Sunday, December 25, 2011

III.i. The Nunnery Scene - Slings & Arrows

The Nunnery Scene is not in the broadcast Slings & Arrows, but can be found as a deleted scene on the DVD. While the group is rehearsing outside, they coax Jack Crew into using the text instead of his usual paraphrasing - a natural cut because it revealed too early that Jack knew the words and could do them, undercutting the later scene where his director forces him to do "To be or not to be" with the text. His paraphrasing IS pretty ridiculous at times. There is no reason not to use Shakespeare's original on lines like "I loved you, once", for example, since it already sounds modern. The one paraphrase that was interesting to me was the line about the paradox, translated as "Beauty will turn a virgin into a slut before honor will turn a slut into a virgin". This blunt interpretation paints Hamlet as someone who believes there's no coming back from sin. An honorable slut cannot recapture her virginity. Some things cannot be undone. Is he simultaneously talking about the revenge he must take? Is this part of his delay? Truly, murder cannot be undone.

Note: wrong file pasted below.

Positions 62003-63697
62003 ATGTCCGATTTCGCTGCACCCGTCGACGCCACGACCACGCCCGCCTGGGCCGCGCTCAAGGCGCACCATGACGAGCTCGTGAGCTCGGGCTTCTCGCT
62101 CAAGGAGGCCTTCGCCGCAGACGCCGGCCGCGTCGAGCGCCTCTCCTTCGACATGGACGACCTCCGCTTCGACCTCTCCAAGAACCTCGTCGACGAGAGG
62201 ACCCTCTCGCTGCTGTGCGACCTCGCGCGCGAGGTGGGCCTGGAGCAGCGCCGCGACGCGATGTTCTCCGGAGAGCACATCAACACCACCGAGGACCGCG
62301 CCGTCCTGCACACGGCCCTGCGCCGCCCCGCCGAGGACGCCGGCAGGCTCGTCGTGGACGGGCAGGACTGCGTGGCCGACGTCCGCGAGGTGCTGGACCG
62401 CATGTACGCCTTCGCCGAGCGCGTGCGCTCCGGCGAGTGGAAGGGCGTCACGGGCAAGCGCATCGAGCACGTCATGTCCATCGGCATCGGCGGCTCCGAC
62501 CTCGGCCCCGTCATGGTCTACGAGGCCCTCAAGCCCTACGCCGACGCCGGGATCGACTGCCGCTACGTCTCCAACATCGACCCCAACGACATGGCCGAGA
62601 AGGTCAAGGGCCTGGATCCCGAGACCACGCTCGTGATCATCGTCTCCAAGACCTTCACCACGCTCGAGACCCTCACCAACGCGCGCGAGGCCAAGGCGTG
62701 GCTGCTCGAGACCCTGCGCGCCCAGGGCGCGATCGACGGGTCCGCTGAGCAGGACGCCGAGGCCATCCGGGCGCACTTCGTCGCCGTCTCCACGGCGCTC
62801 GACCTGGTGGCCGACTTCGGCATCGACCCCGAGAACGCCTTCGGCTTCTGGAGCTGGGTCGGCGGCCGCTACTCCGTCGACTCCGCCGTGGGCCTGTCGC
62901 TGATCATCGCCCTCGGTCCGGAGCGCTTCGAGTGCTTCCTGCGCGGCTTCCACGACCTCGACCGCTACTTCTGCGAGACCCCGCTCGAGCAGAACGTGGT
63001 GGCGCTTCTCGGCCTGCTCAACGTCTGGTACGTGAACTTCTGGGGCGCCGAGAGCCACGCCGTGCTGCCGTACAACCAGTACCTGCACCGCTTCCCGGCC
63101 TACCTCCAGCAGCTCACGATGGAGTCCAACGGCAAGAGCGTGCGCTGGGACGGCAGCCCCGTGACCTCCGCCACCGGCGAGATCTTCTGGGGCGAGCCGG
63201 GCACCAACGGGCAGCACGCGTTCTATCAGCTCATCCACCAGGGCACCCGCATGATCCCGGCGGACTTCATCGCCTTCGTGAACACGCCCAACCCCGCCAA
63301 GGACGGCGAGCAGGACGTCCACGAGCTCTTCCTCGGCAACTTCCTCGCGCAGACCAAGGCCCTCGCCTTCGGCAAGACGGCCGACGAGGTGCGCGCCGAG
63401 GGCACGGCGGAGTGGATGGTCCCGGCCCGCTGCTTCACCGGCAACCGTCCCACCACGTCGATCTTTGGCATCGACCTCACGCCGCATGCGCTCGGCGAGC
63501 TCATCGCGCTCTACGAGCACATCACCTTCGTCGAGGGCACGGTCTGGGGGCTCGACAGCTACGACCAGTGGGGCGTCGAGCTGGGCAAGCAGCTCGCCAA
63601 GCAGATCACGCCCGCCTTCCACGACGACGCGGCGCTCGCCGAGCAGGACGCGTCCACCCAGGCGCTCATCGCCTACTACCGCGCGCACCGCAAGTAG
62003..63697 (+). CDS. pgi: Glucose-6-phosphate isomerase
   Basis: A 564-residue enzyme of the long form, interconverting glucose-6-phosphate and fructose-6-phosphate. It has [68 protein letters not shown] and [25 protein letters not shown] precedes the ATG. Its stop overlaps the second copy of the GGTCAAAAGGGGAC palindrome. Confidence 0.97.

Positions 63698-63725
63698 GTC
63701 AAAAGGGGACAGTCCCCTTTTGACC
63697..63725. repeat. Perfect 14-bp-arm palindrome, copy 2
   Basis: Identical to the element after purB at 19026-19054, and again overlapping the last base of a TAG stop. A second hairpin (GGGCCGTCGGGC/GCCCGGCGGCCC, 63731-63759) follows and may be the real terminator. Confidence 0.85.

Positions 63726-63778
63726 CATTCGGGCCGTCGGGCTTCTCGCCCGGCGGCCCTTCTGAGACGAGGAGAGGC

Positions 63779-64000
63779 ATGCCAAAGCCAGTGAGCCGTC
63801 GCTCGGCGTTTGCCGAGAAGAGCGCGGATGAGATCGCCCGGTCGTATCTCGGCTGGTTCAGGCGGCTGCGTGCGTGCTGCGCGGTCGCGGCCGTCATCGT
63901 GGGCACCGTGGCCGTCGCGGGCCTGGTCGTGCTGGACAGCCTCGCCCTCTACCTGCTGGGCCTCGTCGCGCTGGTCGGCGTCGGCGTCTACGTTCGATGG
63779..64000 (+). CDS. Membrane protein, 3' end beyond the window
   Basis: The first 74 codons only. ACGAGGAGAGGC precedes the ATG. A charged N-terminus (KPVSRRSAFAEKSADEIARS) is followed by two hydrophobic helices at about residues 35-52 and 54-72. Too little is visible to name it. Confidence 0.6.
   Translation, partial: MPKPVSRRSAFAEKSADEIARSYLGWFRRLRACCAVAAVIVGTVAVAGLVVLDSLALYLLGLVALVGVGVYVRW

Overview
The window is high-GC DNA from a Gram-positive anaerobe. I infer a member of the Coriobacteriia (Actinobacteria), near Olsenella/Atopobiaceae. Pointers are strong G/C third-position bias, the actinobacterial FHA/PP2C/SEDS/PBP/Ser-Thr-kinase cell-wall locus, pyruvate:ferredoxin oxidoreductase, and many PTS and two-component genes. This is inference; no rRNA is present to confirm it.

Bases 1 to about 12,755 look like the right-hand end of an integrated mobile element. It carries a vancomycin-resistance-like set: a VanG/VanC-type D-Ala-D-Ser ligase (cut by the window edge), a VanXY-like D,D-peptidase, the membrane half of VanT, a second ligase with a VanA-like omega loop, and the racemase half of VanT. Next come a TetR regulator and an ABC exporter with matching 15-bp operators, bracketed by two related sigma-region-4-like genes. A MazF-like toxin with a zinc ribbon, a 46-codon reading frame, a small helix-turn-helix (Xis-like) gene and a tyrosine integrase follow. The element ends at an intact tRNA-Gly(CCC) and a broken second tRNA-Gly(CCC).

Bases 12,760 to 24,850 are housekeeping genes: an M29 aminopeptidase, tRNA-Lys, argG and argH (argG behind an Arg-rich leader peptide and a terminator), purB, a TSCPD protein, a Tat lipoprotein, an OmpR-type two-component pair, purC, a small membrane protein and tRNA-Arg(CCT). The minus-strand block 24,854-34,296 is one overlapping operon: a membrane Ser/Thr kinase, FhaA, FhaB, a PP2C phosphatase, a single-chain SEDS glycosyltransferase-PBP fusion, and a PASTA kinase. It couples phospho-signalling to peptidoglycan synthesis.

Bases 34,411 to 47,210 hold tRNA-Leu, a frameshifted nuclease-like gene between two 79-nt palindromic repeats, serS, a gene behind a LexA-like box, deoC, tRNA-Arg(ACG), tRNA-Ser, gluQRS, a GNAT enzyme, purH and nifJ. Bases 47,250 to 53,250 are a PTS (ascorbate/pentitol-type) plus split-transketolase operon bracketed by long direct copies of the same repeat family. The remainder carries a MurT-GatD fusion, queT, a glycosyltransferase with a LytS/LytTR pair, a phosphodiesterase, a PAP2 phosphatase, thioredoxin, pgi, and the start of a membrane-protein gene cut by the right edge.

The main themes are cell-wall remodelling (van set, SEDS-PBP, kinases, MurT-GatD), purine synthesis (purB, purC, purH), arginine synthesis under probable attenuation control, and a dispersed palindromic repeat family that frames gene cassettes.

When he switches to the Shakespearean original, Jack proves he can not only do it, but do it well. And his choices are interesting too. He puts a venomous emphasis on the word "mother", for example, highlighting the fact that she's more germane to the discussion than Ophelia is. He puts a manic spin on his ambitions, acts like a mischievous creature, makes Ophelia laugh... How would this have played in context? Making Hamlet impish in this moment rather than cruel wouldn't quite have worked, not without excising Ophelia's implorations to Heaven and soliloquy. It might work within the framework of a more mercurial performance, where he turns to cruelty suddenly, or a production that, through cuts and inferences, made Ophelia more of a knowing ally to Hamlet. In any case, we don't find out because the sprinklers start and Jack switches to King Lear's storm speech. While it does bring up the larger question of the way madness is portrayed in Shakespeare, and draws a connection between the two characters and how, in each play, the protagonist's state of mind is projected onto the environment, it does abort a possible staging for the Nunnery Scene.

Because S&A takes inspiration from the plays in its greater story, it is a nice touch here that the festival administrator, plotting against the production's success, is, Polonius-like, watching the scene from his car.

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